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Explosive new Kia Tasman details! 3500kg towing, body styles, engines, Australian tuning and more


It’s the ute that’s expected to shake up the segment, with new details revealing just how much of a threat Kia’s ute could be to its established rivals

With Australian ute sales booming, Kia is preparing to introduce its own contender in just over a year’s time with the soon-to-be-announced Tasman – a separate-chassis, single- and dual-cab ute aimed directly at the huge-selling Ford Ranger and Toyota Hilux.

Designed and manufactured in Korea but currently undergoing development testing around the world, the Tasman will launch in Australia before the end of the financial year in 2025, offering the broadest-possible range covering everything from cab-chassis commercial variants to range-topping lifestyle models competing with the highly profitable Ranger Wildtrak/Platinum and Hilux SR5/Rogue.

Kia Tasman 2025 render Kolesa front
The Kia Tasman is expected to land in 2025. Pictured is a render by Kolesa

We’re already referring to Kia’s ute as the Tasman, though the nameplate’s official confirmation won’t happen until March. Kia’s legal and brand teams in Korea only registered one name in the lead up to this announcement – not multiple alternatives to confuse inquisitive motoring journalists – making ‘Tasman’ arguably the industry’s worst-kept secret.

Incidentally, the name was put forward by Kia Australia’s product-planning team and immediately received a strong reception in head office.

Up to 100 camouflaged Kia Tasman prototypes will be distributed to global R&D centres to complete development testing – several are already in Sweden undergoing cold-weather analysis – with two prototypes arriving in Australia in late April or early May. 

This marks the first time that Kia Australia has been directly involved so early in a vehicle’s product development, underlining the importance of the Tasman ute for our market.

Product information will be progressively rolled out by Kia in the lead up to the Tasman’s early 2025 global unveiling, but here’s everything we know so far:

What is the Kia Tasman and who is it for?

Speaking exclusively to Chasing Cars, Kia Australia’s general manager for product planning, Roland Rivero, said the aim with the Tasman is to deliver a vehicle that can comprehensively compete with its best pickup rivals.

Intended to be sold in Australasia, Africa, Asia and the Middle East (but not Western Europe or the US), the Tasman “will be very much a workhorse tool-of-the-trade as it will be for the lifestyle market,” said Mr Rivero.

It’s being closely benchmarked against the latest Ford Ranger – a vehicle whose engineering development was done in Australia – to cover “every little component,” said Mr Rivero. “Even down to how comfortable are the seats, how’s the padding? What’s the legroom like? What’s the welding shaft on the chassis rails? It’s every little nuance of the [Ranger] product.”

Hardware-wise, expect the Tasman ute to remain fairly conservative in order to achieve Kia’s desired level of robustness. “Considering what this type of product is utilised for [when] put through its paces, durability and reliability are very, very important trademarks, very important traits that the ute is going to have,” he said.

As for what will set the Kia Tasman apart from its vast competitor set, Mr Rivero was highly positive about several key areas.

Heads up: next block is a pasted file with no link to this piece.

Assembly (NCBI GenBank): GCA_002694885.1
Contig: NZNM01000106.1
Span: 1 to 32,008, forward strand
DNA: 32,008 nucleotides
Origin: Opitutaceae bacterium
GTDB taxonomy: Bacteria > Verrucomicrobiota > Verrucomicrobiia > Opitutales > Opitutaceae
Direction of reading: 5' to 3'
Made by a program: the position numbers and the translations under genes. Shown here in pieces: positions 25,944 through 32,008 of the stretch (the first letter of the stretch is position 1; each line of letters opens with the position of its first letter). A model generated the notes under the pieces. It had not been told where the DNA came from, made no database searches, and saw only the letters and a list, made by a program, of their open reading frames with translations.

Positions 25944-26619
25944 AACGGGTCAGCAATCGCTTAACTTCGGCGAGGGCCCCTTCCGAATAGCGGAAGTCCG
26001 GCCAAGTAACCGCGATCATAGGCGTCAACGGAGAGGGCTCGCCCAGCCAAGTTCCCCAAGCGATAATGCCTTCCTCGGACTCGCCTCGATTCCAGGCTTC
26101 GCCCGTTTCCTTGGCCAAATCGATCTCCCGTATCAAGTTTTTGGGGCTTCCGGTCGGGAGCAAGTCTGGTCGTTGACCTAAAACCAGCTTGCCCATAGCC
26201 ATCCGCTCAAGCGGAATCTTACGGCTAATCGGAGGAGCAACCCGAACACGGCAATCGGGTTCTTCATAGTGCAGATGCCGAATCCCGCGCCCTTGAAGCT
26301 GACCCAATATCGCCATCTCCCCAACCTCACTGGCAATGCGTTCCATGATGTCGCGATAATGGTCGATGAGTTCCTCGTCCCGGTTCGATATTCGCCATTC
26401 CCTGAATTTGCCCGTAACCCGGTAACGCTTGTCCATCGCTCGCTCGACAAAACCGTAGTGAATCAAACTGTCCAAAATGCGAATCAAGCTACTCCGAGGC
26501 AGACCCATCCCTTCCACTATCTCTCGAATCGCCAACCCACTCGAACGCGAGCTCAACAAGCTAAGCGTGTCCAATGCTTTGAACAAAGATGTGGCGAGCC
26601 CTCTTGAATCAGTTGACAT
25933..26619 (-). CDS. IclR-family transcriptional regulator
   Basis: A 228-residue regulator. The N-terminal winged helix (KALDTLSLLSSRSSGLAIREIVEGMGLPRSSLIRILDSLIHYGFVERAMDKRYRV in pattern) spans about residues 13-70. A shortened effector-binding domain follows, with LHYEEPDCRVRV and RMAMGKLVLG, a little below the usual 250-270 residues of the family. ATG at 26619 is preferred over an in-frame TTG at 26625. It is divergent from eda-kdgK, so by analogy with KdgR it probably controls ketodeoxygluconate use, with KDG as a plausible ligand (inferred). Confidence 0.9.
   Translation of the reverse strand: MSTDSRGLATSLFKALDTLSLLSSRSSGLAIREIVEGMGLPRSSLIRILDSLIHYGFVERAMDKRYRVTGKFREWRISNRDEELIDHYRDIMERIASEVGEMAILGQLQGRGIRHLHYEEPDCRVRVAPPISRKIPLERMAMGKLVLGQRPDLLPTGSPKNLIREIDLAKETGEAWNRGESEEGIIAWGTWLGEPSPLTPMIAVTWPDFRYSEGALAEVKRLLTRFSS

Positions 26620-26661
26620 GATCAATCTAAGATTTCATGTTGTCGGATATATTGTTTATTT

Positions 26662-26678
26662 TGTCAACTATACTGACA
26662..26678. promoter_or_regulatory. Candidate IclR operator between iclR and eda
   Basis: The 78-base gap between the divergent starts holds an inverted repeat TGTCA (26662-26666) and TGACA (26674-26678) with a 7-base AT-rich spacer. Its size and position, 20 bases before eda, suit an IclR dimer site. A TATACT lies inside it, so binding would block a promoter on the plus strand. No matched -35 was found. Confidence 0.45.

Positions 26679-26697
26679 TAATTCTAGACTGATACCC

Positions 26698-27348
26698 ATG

“It will look a little bit unique in the marketplace – it’s challenging the status quo in that regard,” he said, much like several recent Kia designs such as the EV9 large SUV. “And it also has probably one of the best second rows for space and comfort. It will [likely] be class leading.

2025 Kia Tasman ute render. Credit- Sustvin
Various renders have pointed to different styling but they are all unconventional. Credit- Sustvin

“The tray is going to be quite big – probably among the best in the category. And it will have the ability to fit a Euro palette [like Ranger, Amarok and new Triton].

“We had some non-negotiables that we were adamant about during the development process with R&D. One of those is a five-star ANCAP rating. Another is 3.5-tonne towing capacity. And the other is greater than a tonne payload.

“Those non-negotiables have to carry through to ensure the success of this product. And, interestingly, some of those are some of the things that our fleet customers have been telling us as well.”

Tasman to offer single- and dual-cab, but no extra-cab option

“If you dissect [the ute category], the biggest contributor to sales is four-cylinder diesel, available in 4×4 and 4×2. And in bodystyles, the dual-cab is the key volume [though] we’re still mindful that there’s plenty of single-cab [volume] out there – in cab-chassis, not so much pick-up.

Cab chassis options are also expected to be available

“We’ve looked at all the bodystyles – looked at the biggest-volume areas and components. And we’ll be targeting the bigger-volume areas.

“Don’t expect an extra-cab or a one-and-a-half cab – as we’ve observed, it’s diminishing and declining in terms of its mix. But single and double, in cab-chassis and pick-up, is definitely on the cards.

Four-cylinder diesel confirmed, no manual for Australia

With such a focused benchmarking process on every aspect of the Ford Ranger (and related Volkswagen Amarok), it’s impossible for Kia to ignore the breadth of powertrain choices available in those vehicles … and even the wealth of potentially suitable drivetrains among the broader Hyundai-Kia stable. 

“We’re very much aware of the number of powertrains on offer from the two major benchmarks … and it’s not easy to replicate,” said Mr Rivero. 

Kia Carnival Platinum 2021 diesel engine
A form of the 2.2L turbo-diesel found in the Carnival is expected to be used in the Tasman

“This is our first attempt at a pick-up, and more than likely as we go through the process – and given that all light-commercial vehicles do have an extensive model life – there will be plenty of opportunities to enhance and increase our [drivetrain] offerings.”

In other words, expect to see a roll-out of various drivetrains over time, rather than everything being available at launch.

A development of Hyundai-Kia’s 148kW/440Nm 2.2-litre four-cylinder ‘R-series’ turbo-diesel will form the backbone of the Tasman line-up – tied to an eight-speed torque-converter automatic (as per the Carnival diesel) rather than the Hyundai N-derived eight-speed dual-clutch used in the Sorento and Santa Fe/Palisade diesel SUVs.